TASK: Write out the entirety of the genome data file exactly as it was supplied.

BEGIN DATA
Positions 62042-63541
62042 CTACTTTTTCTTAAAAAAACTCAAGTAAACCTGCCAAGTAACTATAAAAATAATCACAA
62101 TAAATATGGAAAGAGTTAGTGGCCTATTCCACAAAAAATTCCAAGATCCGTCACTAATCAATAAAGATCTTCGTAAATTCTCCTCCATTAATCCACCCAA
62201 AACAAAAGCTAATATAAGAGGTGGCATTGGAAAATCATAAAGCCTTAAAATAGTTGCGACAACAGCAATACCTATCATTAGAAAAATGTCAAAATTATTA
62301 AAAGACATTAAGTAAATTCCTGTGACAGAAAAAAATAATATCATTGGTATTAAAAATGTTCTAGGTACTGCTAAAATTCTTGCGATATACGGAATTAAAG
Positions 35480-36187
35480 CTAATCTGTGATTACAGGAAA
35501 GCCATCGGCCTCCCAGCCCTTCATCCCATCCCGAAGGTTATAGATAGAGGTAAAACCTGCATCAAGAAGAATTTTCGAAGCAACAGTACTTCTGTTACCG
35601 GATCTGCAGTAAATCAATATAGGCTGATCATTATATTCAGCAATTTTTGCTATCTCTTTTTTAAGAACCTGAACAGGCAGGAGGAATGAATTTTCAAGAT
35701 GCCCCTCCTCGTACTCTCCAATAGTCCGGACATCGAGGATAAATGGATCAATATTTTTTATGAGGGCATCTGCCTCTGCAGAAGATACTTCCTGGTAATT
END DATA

Positions 62042-63541
62042 CTACTTTTTCTTAAAAAAACTCAAGTAAACCTGCCAAGTAACTATAAAAATAATCACAA
62101 TAAATATGGAAAGAGTTAGTGGCCTATTCCACAAAAAATTCCAAGATCCGTCACTAATCAATAAAGATCTTCGTAAATTCTCCTCCATTAATCCACCCAA
62201 AACAAAAGCTAATATAAGAGGTGGCATTGGAAAATCATAAAGCCTTAAAATAGTTGCGACAACAGCAATACCTATCATTAGAAAAATGTCAAAATTATTA
62301 AAAGACATTAAGTAAATTCCTGTGACAGAAAAAAATAATATCATTGGTATTAAAAATGTTCTAGGTACTGCTAAAATTCTTGCGATATACGGAATTAAAG
Positions 35480-36187
35480 CTAATCTGTGATTACAGGAAA
35501 GCCATCGGCCTCCCAGCCCTTCATCCCATCCCGAAGGTTATAGATAGAGGTAAAACCTGCATCAAGAAGAATTTTCGAAGCAACAGTACTTCTGTTACCG
35601 GATCTGCAGTAAATCAATATAGGCTGATCATTATATTCAGCAATTTTTGCTATCTCTTTTTTAAGAACCTGAACAGGCAGGAGGAATGAATTTTCAAGAT
35701 GCCCCTCCTCGTACTCTCCAATAGTCCGGACATCGAGGATAAATGGATCAATATTTTTTATGAGGGCATCTGCCTCTGCAGAAGATACTTCCTGGTAATT